Development and utilization of phenotyping pipelines to assess resilience to transient abiotic stress in vegetable crop populations

J.M. Monaghan, A.M. Beacham, O. Cousins, G. Barker, C. Allender
Climate change and associated weather fluctuations are producing both long- and short-term variability in crop growing conditions, leading to a range of chronic and transient abiotic stresses. Reproducible methods to reliably assess crop germplasm resources for resilience to these abiotic stress types are required to identify elite accessions bearing traits that can be used in breeding programmes. Abiotic stresses rarely occur in isolation, and responses to combined stresses can often not be predicted from those to individual stresses, requiring assays employing multiple simultaneous abiotic stress types. In order to identify potential breeding material of interest we have utilized populations of vegetables from the Defra funded UK VeGIN project, which include diversity fixed foundation sets (DFFSs), recombinant inbred line (RIL) mapping and half-sib populations, in order to identify resilience to transient abiotic stresses in a range of vegetable crops. Using these populations, we have developed a number of phenotyping pipelines to assess resilience to single and combined transient seedling or transplant-stage abiotic stresses, in vegetable crops, namely drought, heat, waterlogging and salinity, in vegetable brassicas (Brassica oleracea L.), lettuce (Lactuca spp.), carrot (Daucus spp.) and onion (Allium spp.) germplasm. Significant (P≤0.05) variation in stress resilience was found across the studied populations. Overall, within crop species, responses to different individual stresses were not well correlated, however some lines exhibited resilience to multiple individual or simultaneous combined stresses. In B. oleracea, for example, abiotic stress resilience was identified across multiple crop types (e.g., cauliflower, broccoli) with some lines belonging to different crop types exhibiting resilience to multiple stresses. This work demonstrates the importance and utilization of different crop germplasm resource types that are promising for the development of more environmentally resilient vegetable crops.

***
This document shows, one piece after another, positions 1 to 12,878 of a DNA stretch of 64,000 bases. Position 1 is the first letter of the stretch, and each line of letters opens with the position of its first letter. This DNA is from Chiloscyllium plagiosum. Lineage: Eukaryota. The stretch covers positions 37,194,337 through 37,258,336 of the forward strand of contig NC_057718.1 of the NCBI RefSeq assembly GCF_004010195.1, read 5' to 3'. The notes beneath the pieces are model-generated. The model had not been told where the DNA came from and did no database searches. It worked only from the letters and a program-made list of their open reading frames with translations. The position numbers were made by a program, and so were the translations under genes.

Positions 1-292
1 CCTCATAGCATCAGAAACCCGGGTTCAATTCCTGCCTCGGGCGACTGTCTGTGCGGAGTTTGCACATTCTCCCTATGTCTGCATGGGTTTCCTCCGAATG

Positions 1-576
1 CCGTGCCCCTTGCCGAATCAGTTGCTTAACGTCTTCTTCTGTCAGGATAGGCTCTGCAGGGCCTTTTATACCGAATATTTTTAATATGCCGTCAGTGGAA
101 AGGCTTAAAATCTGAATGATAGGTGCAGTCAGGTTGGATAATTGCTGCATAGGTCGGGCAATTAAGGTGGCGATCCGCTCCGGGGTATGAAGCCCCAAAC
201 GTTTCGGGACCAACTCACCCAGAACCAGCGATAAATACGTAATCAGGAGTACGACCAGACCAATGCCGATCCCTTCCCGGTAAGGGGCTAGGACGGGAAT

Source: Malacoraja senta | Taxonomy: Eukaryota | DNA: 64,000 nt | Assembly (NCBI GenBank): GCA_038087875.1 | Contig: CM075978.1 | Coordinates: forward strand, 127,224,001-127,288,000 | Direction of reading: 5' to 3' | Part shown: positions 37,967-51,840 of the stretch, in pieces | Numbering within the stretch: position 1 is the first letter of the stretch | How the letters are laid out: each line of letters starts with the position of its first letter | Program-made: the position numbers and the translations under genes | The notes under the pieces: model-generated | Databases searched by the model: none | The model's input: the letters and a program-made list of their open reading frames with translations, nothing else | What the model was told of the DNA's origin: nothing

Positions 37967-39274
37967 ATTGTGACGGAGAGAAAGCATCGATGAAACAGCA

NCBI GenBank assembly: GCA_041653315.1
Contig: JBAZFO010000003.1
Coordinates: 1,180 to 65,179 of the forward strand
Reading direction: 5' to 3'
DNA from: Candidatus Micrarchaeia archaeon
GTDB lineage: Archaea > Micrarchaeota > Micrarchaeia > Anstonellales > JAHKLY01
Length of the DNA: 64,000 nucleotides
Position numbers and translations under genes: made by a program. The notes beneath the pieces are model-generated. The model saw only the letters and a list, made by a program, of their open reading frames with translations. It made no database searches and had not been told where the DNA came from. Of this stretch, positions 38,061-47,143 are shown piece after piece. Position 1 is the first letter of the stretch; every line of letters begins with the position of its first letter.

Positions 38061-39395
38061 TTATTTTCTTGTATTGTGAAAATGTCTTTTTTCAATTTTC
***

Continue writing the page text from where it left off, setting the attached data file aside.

Monaghan, J.M., Beacham, A.M., Cousins, O., Barker, G. and Allender, C. (2023). Development and utilization of phenotyping pipelines to assess resilience to transient abiotic stress in vegetable crop populations. Acta Hortic. 1372, 9-14
DOI: 10.17660/ActaHortic.2023.1372.2
abiotic stress, phenotyping, field vegetables, genetic resources

Acta Horticulturae